How to Stick to your Exercise goals
Statistics show that close to 50% of people who start an exercise program are likely to drop out after six months. If you are looking for tips on how to stick to your fitness routine, read on!
Fun and Social Factors
A major factor in exercise adherence involves choosing an activity that you know you will enjoy. While this may sound like a no-brainer, you would be surprised at how many people embark on a particular fitness regimen because they have heard that “it’s the best.” However, the best exercise routine is the one that you will look forward to doing.
A number of factors can influence this. Your program can take place in a favorite part of your city or town. There may be other people at the fitness center whose company you enjoy. However, this is only a first step, since it involves extrinsic motivation as opposed to intrinsic.
Psychological studies on exercise adherence have shown that people who believe that their success in a fitness program is dependent on the exercise instructor or other people in the class will be more likely to abandon the program if these factors are altered. As a result, sport psychologists recommend that people develop self-monitoring, goal setting and self reinforcement strategies.
Timing is Everything
The timing of your exercise program is also a crucial factor in adherence. Experts may argue about the “the best time to exercise,” but everyone’s bio-rhythms are different. The best time to exercise is when it is convenient, and when you have the most energy.
While you may be tempted to join the swankiest gym in town, if its annual fees are well beyond your budget, you will not be able to maintain your membership. Choose a fitness facility whose rates are in accordance with your salary. Also, keep in mind that there are plenty of fitness activities, such as walking or running, that involve only a minimal investment.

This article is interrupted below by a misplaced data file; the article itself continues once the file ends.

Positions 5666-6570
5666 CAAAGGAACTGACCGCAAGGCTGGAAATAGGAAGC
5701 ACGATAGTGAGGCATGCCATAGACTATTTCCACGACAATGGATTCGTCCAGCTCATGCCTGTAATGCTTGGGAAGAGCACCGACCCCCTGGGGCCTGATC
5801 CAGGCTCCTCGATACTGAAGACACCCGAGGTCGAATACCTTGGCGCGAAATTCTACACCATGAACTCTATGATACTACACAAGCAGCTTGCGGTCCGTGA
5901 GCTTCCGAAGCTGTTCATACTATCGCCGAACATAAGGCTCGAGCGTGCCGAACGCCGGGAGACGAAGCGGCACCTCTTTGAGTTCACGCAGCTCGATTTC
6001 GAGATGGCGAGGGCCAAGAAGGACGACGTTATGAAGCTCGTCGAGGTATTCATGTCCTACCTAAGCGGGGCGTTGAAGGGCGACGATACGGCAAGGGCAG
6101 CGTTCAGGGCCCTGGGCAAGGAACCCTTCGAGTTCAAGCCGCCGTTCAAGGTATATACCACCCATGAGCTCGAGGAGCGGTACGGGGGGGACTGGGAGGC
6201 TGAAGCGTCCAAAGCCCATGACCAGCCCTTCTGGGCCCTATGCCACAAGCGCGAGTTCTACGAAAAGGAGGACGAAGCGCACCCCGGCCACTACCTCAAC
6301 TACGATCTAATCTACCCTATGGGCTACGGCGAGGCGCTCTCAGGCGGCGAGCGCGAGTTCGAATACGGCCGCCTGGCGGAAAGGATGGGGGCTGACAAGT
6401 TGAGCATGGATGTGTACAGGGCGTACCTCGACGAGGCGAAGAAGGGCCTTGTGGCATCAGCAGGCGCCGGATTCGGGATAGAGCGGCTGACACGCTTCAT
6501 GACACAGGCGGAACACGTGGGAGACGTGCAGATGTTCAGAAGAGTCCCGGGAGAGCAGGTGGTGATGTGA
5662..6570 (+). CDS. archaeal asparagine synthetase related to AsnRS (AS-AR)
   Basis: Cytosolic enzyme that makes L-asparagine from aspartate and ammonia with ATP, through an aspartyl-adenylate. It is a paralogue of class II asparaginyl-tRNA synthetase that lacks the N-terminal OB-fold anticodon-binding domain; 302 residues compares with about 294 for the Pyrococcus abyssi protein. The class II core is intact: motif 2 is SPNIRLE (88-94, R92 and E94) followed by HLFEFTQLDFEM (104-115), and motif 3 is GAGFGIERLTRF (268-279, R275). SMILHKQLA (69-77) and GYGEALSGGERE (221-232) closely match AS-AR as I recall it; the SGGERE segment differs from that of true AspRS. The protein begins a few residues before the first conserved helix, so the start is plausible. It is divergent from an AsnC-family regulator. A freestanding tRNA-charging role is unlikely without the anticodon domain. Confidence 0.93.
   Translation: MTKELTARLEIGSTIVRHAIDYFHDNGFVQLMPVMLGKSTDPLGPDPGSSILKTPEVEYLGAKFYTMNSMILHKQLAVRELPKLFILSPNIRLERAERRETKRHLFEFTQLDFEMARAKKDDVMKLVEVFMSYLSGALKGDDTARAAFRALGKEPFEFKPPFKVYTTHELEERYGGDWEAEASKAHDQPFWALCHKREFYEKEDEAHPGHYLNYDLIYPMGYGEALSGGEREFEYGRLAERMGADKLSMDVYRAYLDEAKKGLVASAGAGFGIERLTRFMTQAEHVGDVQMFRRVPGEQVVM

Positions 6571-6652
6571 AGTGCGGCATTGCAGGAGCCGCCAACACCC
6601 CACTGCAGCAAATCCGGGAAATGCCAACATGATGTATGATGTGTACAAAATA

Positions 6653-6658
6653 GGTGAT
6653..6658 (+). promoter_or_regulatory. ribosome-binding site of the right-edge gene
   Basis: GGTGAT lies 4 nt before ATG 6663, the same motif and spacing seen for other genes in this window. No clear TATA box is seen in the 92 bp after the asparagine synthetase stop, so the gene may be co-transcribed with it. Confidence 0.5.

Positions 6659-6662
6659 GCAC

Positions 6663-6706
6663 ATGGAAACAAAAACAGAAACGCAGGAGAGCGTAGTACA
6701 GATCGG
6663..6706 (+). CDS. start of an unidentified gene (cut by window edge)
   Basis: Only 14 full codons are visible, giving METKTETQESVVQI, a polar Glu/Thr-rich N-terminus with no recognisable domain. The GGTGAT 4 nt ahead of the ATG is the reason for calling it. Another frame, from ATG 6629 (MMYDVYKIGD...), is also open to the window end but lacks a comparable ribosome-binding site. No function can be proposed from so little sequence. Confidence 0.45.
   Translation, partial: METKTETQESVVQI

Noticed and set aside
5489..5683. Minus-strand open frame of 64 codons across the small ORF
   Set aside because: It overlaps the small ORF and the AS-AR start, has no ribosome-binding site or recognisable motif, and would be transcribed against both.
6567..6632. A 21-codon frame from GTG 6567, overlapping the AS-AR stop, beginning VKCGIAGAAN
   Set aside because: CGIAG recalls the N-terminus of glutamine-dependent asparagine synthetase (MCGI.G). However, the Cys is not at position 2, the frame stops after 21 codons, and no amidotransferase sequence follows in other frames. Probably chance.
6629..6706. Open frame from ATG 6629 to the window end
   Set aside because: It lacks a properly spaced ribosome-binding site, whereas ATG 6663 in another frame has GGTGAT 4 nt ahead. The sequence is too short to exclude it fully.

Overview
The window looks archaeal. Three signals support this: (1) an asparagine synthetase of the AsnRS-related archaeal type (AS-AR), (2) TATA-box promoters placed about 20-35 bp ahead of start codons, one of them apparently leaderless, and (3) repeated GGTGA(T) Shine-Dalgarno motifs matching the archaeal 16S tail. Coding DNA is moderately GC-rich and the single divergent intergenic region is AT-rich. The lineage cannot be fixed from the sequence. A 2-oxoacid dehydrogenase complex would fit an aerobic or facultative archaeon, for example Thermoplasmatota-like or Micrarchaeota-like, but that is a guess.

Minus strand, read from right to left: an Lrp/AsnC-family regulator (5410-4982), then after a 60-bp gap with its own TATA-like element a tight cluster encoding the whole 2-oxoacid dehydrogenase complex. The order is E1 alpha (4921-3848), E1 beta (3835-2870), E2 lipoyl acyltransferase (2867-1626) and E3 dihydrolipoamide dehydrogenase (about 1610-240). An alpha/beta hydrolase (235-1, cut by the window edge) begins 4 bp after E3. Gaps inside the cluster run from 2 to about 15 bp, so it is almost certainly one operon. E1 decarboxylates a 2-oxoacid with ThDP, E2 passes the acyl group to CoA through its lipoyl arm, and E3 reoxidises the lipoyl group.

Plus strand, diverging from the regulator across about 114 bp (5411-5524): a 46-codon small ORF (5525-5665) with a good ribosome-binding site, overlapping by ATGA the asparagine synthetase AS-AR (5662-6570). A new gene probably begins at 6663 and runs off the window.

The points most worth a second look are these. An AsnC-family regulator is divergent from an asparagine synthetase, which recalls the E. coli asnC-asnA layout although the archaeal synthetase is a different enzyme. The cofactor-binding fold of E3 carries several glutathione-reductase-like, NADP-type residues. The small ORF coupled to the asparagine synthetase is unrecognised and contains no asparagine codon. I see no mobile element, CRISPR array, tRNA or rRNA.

The climate and weather conditions are a significant fact in exercise adherence. Therefore, if you have certain conditions such as allergies and high blood pressure, avoid activities where these factors may be an issue. For example, if you have severe hay fever, a year-round outdoor running program may not be the best option. Certain fitness facilities often keep the exercise rooms too hot, which can be a problem for anyone with high blood pressure.
While most people start an exercise program for reasons of health and vanity, having additional goals can help you stick to your routine. Find a sport you enjoy, and plan a sport specific program. Then, judge your exercise progress by how well you perform at different sporting events.
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